What's it like to be a guy babysitter? It's great! Often parents and kids expect a babysitter to be a girl, so there are a lot of stereotypes to overcome when you're a guy babysitter. But just like dads, we guys do a great job, and have lots of fun!
My favorite thing to do with the kids I care for is to reward them for getting their homework done by playing outside or making smoothies. How many jobs can a 13- or 14-year-old guy have that are this much fun?
The basic rules of babysitting are to be responsible, straightforward, and to communicate well, which includes asking questions. After that, just be yourself.
Here are 5 tips to help you get started:
In addition to babysitting, I've also volunteered at schools and other community programs where I've played with, fed, and assisted a range of kids. Many of these children have special needs and the staff have taught me a lot about how to care for them.
These experiences led me to getting babysitting jobs from the parents of the kids in the programs. They know that I am familiar with the children and their needs. Volunteering is a great way to build up babysitting clients! You might have to apply for your state's child abuse clearance waiver before volunteering at a school or agency. This is not a big deal; it's just a form you have to fill out and send in.
If you do a good job with one family, they will often recommend you to other families who need sitters. The best way to get your first job is to start with family, friends, and neighbors. Since you already know the kids, you will have an easier time connecting with them.
It can help not to go straight into babysitting on your own. What I did for my first job was called mother's helper. Basically, while the mother (or father) is in the house, you watch and play with the kids. This gives the parent time to do stuff around the house without the distraction of kids. When you feel as though you have enough experience, this will progress to a babysitting job and pretty soon you will have your own mini babysitting business.
If you decide to take a babysitting job, you will encounter all types of kids. There are the perfect kids who compromise on their own and don't fight with each other. There are the kids who are too young to stay up past 6:30 and you end up watching TV or doing your homework after they're in bed. And then there are the kids who misbehave badly.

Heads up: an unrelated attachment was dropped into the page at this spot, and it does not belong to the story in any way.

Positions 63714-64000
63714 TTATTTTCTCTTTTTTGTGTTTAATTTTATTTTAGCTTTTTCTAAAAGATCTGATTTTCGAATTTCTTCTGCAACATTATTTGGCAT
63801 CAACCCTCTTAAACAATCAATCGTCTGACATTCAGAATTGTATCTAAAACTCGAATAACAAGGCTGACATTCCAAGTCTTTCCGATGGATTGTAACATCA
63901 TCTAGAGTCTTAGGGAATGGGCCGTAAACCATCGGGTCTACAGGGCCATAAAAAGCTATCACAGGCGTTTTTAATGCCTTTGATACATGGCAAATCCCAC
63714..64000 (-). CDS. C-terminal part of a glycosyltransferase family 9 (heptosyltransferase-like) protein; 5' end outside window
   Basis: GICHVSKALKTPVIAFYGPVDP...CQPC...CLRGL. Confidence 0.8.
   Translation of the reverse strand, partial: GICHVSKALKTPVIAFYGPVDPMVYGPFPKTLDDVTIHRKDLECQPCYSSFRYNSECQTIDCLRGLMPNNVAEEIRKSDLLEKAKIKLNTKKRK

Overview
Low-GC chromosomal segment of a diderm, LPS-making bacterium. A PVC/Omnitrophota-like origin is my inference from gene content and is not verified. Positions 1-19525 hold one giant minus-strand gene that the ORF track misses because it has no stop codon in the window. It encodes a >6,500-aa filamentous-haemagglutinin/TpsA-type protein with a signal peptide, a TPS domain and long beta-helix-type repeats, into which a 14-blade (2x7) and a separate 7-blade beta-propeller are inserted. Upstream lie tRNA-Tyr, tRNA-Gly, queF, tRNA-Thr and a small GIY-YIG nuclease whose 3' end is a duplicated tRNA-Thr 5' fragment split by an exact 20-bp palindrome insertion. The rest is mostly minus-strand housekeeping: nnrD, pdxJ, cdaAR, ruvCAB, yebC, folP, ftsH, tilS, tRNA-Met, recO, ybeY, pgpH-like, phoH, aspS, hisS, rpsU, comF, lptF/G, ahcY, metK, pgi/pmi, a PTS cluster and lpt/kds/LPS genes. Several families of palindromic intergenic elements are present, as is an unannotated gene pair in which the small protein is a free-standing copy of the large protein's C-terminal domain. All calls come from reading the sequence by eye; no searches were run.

What do I do when kids misbehave? There is always one thing that you can threaten to take away that I've found will fix even the most severe cases of misbehavior. Sometimes this is dessert, other times it's a game of tag outside. You will get to know the kids and what's important to them and this will help you help them with their behavior.
One of the hardest things to deal with is sibling rivalry. Here's what I've seen: one kid wants something that the other has (because it's supposedly better than the other). Then the kids get into physically grabbing and hitting. You try and break up the fight and each kid blames the other.
I've found the best way to deal with this is to give them equal punishment, even if one did "start it." Then they both know that they have done something wrong, and hopefully this will change their attitude toward cooperation and sharing.
You can always call the parents to ask for guidance. If the kids are misbehaving with you, chances are they also misbehave with their parents. So don't take it personally!
All in all, babysitting is fun. Try it! If you don't like it, that's fine. To do a good job at something, it's important to do whatever makes you happy!
Reviewed by: Mary L. Gavin, MD
Date reviewed: January 2015
|American Red Cross Babysitter's Training Course Designed for 11- to 15-year-olds, the babysitter's training course can help you care for children and infants, make good decisions, solve problems, be a good leader, and more.|
|Babysitting Center Need advice on starting a babysitting business or tips on caring for kids? Want to test your babysitting knowledge and hear how other babysitters do it? This babysitting center for teens is the place for you.|
|Babysitting: 5 Questions to Ask Before You Take the Job Knowing what to expect can make your babysitting experience safer, easier, and a lot more enjoyable. Be prepared by asking these 5 questions.|
|Babysitting: Getting Started If you're thinking of babysitting, you'll want to know what to expect as well as how to market your services. Get tips here.|
|Starting Out as a Babysitter: Natalie's Story Natalie's just starting out as a babysitter, but her goal is to be someone both kids and parents love and remember. She shares her plans in this article for teens.|
|3 Things Every Responsible Babysitter Should Know It's extremely unlikely that you'll face an emergency while babysitting. But knowing you're capable of handling problems allows you to relax and focus on the kids.|
|Babysitting: Olivia's 10 Tips Olivia babysits for seven different families, caring for kids who range in age from 1 to 12. See her top 10 tips for being a great babysitter.|
|Babysitting: The Basics If you're new to babysitting, check out our guide to learn how to be the best babysitter around. Been babysitting forever? Use the guide to check your skills.|
|Babysitting: What Do You Know? Take our quizzes to test your knowledge and discover how prepared you are to babysit.|
What to expect when coming to Akron Children's
For healthcare providers and nurses
Residency & Fellowships, Medical Students, Nursing and Allied Health
For prospective employees and career-seekers
Our online community that provides inspirational stories and helpful information.